Attention to toys as technical objects troubles the prevailing notion of technological development as driven by the identification and satisfaction of material, practical and instrumental needs for human society and economy. Toys are technical, machinic, operational, they often have moving parts, i.e. they are machines in their own right, and even non-articulated toys have their operationality entwined with their physical characteristics. The cuddly toy with soft surface and pliable substrate, the toy soldier that makes sense only as one of a collective, arrange and deploy in a ludic strategy. Toys are used to do things, but not for immediate practical ends. They are symbolic, communicative objects, like paintings and ornaments, and play with toys has an abstract formalism and intensity that is redolent of ritual. But they are also handled, placed, animated and combined in the imaginative and voluptuous ‘work’ of children’s play. Both modern and archaic toys are often little machines in their own right, manipulable, with moving parts. The human production of non-instrumental artefacts and tools appear to have emerged alongside one another. Animal play and object use is manifested in both instrumental tool use and play – chimps use sticks to prise termites out of tree bark but also as dolls to be carried carefully and laid down to ‘sleep’. So, again, what if technology were always already playful, fundamentally toyetic? For this thought experiment to be sustained, evidence and interpretation is needed of the playful dimensions of technics as both archaic and immanent, evidence of a lusory attitude in the creation of devices or a demonstrable flexibility and latitude in the uses to which devices might be put – from the Palaeolithic to the Informational.
Take pre-Columbian Mexican wheeled toys as a compelling example of the decoupling of mechanical invention from instrumental application. The invention of the wheel falls in the middle of a vernacular triumvirate of archetypal technological innovation: right in the middle between the primeval mastery of fire (often taken to mark a technical and evolutionary distinction between the animal and the human) and that of sliced bread (the sardonic marking of the late modern era of technically-driven convenience). Yet these small pottery or wood figures of animals with their non-natural appearance and mode of movement reverse the conventional timeline of invention: that machines manufactured for pressing material needs are subsequently modelled and scaled down by an indulgent adult for children’s play. In the case the wheeled machine is created not to address efficiencies of energy and labour in the transportation of materials (wheels would not work in the mountainous or sandy environments of Mexico and Egypt) – but by the playful possibilities of a mechanical device built to the scale of child’s hands and the sweep of child’s arms as the animal is animated in its frictionless articulation with its immediate environment. At the very least in Mexico and Egypt the invention of the wheel was, before anything else, an invention for symbolic, embodied, imaginative and ‘useless’ activity. The mechanical aspects of these toys challenge dominant notions of aesthetics and symbolism too: they clearly cannot denote actual animal bodies and locomotion, and nor are these wheels abstraction, ornament or stylisation in the ways that pre-industrial non-naturalistic art is generally interpreted. Here aesthetics follows non-instrumental function, and a sort-of animal looks back not to any natural model but trundles forwards into a ludic future, fabulous and fabulated.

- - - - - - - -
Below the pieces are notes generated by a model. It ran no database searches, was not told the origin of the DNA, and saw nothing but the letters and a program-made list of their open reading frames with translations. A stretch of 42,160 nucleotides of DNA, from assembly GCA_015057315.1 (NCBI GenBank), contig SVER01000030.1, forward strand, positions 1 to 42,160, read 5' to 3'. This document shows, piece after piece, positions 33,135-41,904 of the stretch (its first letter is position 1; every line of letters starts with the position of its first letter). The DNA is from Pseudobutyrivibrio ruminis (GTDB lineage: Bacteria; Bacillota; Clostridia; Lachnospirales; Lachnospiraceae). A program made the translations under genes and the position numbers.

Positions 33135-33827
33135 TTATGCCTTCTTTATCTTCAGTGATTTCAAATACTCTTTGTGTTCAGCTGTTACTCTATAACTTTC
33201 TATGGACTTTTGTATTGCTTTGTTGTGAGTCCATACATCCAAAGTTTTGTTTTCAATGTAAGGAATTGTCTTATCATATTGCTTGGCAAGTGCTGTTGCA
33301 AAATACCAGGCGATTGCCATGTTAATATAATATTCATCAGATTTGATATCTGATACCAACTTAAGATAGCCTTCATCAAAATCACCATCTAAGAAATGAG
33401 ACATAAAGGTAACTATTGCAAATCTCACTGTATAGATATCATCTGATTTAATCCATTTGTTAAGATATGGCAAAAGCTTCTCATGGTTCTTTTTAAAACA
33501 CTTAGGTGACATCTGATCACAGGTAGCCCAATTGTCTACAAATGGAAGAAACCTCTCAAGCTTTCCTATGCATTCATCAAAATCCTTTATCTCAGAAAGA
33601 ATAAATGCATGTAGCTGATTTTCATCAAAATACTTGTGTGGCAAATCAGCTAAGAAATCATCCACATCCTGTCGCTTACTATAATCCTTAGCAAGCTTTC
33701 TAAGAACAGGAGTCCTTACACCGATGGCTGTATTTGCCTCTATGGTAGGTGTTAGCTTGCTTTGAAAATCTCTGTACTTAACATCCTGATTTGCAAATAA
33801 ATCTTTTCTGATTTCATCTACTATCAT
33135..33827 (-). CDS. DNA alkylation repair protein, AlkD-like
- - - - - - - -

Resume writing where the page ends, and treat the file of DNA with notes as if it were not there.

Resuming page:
[from draft of Toy Theory]